Psychoanalysts contend that things are much more complicated. For one thing, psychological pain needs first not to be eliminated, but understood. From this perspective, depression is less like a tumor and more like a knife pain in your abdomen: its telling you something, and you need to find out what.( No responsible GP would just pump you with painkillers and send you home .) And happiness if such a thing is even achievable is a much murkier matter. We dont genuinely know our own intellects, and we often have powerful motives for keeping things that route. We find life through the lens of our earliest relationships, though we usually dont realise it; we want contradictory things; and change is slacken and hard. Our conscious intellects are tiny iceberg-tips on the dark ocean of the unconscious and you cant truly explore that ocean by means of CBTs simple, standardised, science-tested steps.

This viewpoint has much romantic appeal. But the analysts debates fell on deaf ears so long as experiment after experiment seemed to confirm the superiority of CBT which helps explain the shocked response to a study, published last May, that seemed to show CBT get less and less effective, as a treatment for depression, over time.

Examining ratings of earlier experimental trials, two researchers from Norway concluded that its effect sizing a technical measure of its usefulness had fallen by half since 1977.( In the unlikely event that this trend were to persist, it could be entirely useless in a few decades .) Had CBT somehow benefited from a kind of placebo effect all along, effective merely so long as people believed it was a miracle cure?

That puzzle was still being digested when researchers at Londons Tavistock clinic published outcomes in October from the first rigorous NHS study of long-term psychoanalysis as a treatment for chronic depression. For the most severely depressed, it concluded, 18 months of analysis worked far better and with much longer-lasting impacts than treatment as usual on the NHS, which included some CBT. Two years after the various therapies aimed, 44% of analysis patients no longer fulfilled the criteria used for major depression, compared to one-tenth of the others. Around the same period, the Swedish press reported a finding from government auditors there: that a multimillion pound scheme to reorient mental healthcare towards CBT had proved completely ineffective in satisfying its goals.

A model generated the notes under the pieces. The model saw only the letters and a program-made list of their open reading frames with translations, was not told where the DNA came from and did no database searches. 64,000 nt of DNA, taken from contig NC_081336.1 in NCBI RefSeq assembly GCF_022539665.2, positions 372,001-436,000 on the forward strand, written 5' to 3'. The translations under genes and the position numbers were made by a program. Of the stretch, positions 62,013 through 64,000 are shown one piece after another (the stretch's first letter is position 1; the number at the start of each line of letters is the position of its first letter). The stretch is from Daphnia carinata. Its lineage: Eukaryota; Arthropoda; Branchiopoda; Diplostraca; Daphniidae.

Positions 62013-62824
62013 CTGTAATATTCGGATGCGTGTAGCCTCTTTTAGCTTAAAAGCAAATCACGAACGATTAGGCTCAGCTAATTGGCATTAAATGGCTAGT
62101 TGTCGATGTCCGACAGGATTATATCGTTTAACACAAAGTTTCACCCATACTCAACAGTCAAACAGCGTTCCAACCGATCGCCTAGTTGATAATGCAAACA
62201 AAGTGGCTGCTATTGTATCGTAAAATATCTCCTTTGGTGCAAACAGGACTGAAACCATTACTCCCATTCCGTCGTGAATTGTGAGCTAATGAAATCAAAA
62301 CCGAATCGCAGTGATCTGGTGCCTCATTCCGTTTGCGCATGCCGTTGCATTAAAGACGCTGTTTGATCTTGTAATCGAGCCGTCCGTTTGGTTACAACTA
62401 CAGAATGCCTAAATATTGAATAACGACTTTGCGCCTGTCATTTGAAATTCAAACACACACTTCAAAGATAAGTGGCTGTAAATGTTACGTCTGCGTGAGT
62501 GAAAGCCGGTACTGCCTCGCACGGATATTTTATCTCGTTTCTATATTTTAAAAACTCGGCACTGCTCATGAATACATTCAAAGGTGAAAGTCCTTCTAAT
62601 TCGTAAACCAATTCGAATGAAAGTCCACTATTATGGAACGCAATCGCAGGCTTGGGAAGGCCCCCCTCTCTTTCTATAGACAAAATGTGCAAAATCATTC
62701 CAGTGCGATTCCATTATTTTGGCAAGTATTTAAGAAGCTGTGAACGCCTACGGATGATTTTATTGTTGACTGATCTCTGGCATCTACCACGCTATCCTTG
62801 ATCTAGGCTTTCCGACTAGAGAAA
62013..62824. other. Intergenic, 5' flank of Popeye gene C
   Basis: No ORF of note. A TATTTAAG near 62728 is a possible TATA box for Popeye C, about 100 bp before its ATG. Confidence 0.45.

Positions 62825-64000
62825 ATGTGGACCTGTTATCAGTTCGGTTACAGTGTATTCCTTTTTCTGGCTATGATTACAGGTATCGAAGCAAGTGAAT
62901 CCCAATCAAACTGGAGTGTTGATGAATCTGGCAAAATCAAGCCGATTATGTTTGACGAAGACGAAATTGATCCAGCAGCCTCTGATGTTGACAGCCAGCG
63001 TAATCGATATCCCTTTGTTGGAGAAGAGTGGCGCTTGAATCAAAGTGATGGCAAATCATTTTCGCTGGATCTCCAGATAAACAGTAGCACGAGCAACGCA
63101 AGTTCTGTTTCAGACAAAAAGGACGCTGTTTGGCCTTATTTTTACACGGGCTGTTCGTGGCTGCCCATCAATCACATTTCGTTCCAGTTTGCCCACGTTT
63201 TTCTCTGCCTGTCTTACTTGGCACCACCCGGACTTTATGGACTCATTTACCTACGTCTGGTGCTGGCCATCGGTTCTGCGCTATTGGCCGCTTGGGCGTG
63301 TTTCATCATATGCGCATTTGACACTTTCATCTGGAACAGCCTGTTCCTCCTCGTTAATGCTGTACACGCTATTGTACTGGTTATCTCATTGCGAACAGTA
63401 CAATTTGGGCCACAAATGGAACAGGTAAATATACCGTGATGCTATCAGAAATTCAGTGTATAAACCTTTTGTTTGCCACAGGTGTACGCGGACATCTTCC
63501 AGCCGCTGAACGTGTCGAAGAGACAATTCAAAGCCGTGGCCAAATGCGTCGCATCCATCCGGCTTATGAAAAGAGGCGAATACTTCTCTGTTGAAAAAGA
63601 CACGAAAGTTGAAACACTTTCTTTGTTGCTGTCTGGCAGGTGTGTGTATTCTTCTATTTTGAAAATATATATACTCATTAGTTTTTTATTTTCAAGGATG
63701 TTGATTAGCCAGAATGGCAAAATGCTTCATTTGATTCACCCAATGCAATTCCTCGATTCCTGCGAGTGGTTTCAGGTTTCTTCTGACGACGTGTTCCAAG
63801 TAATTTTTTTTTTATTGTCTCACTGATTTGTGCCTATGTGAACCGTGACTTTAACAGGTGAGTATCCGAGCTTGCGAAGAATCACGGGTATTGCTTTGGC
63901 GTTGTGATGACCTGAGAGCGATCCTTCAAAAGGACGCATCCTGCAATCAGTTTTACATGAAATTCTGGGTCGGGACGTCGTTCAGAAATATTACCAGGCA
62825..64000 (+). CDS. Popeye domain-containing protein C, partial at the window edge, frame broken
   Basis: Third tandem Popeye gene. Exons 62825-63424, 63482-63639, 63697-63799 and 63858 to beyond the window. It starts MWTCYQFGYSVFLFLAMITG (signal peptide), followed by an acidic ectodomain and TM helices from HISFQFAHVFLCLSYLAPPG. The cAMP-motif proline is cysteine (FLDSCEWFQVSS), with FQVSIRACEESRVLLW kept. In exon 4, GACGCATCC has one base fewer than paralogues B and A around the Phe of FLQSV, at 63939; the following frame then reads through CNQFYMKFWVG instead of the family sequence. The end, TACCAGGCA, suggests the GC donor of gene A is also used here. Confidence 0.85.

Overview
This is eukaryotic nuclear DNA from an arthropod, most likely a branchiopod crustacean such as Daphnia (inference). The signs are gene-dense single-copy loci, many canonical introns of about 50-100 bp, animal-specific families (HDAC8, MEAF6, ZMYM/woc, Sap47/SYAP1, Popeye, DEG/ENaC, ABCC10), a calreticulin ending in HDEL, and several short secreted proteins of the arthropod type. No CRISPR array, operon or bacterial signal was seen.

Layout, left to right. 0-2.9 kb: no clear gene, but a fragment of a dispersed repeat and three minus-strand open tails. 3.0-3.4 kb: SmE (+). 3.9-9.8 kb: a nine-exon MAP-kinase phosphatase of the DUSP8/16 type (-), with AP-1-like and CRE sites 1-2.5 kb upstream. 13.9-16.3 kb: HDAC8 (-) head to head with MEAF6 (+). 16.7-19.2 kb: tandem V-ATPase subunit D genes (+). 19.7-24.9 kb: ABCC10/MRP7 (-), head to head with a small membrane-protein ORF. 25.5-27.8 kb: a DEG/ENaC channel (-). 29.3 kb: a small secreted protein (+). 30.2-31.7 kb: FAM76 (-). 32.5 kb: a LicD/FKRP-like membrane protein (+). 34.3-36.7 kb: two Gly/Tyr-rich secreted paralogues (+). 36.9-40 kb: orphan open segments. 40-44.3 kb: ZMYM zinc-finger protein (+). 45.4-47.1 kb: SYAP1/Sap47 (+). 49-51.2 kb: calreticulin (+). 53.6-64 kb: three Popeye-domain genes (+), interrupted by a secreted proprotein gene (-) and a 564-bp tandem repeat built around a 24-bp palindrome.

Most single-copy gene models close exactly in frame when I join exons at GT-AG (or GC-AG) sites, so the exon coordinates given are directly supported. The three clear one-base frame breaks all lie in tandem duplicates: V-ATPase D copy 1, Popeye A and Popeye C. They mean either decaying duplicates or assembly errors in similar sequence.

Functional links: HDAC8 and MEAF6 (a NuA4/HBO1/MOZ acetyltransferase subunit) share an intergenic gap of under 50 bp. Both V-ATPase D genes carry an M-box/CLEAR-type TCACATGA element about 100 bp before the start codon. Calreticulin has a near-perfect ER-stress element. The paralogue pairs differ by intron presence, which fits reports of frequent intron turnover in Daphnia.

Such findings, it turns out, arent isolated and in their midst, a freshly emboldened band of psychoanalytic therapists are pressing the case that CBTs pre-eminence has been largely built on sand. Indeed, they argue that teaching people to guess themselves to wellness might sometimes make things worse. Every thoughtful person knows that self-understanding isnt something you get from the drive-thru, said Jonathan Shedler, a psychologist at the University of Colorado medical school, who is one of CBTs most unsparing critics. His default bearing is one of wry good humour, but exasperation ruffled his demeanour whenever our dialogue dwelt too long on CBTs claims of supremacy. Novelists and poets seemed to have understood this truth for thousands of years. Its only in the last few decades that people have said, Oh , no, in 16 sessions we can change lifelong patterns! If Shedler and others are right, it is possible to period for psychologists and therapists to re-evaluate much of what they thought they knew about therapy: about what works, what doesnt, and whether CBT has really consigned the cliche of the chin-stroking shrink and with it, Freuds picture of the human mind to history. The impact of such a re-evaluation could be profound; eventually, it might even change how millions of people around the world are treated for psychological problems.

How does that stimulate you feel?

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Freud was full of horseshit ! the therapist Albert Ellis, arguably the progenitor of CBT, liked to say. Its hard to deny he had a point. One big part of the problem for psychoanalysis has been the evidence that its founder was something of a charlatan, prone to distorting his findings, or worse.( In one especially eye-popping case, which merely came to light in the 1990 s, Freud told a patient, the American psychiatrist Horace Frink, that his suffering stemmed from an inability to recognise that he was homosexual and hinted that the solution lay in making a large fiscal contribution to Freuds run .)

Peter

Illustration: Peter Gamlen for the Guardian

But for those working challenging psychoanalysis with alternative approaches to therapy, even more troublesome was the sense that even the most sincere psychoanalyst is always engaged in a guessing-game, always prone to finding proof of his or her hunches, whether its there or not. The basic premise of psychoanalysis, after all, is that our lives are ruled by unconscious forces, which speak to us only indirectly: through symbols in dreamings, accidental slips of the tongue, or through what infuriates us about others, which is a clue to what we cant face in ourselves. But all this attains the whole thing unfalsifiable. Protest to your shrink that , no, you dont genuinely detest your parent, and that simply shows how desperate you must be to avoid acknowledging to yourself that you do.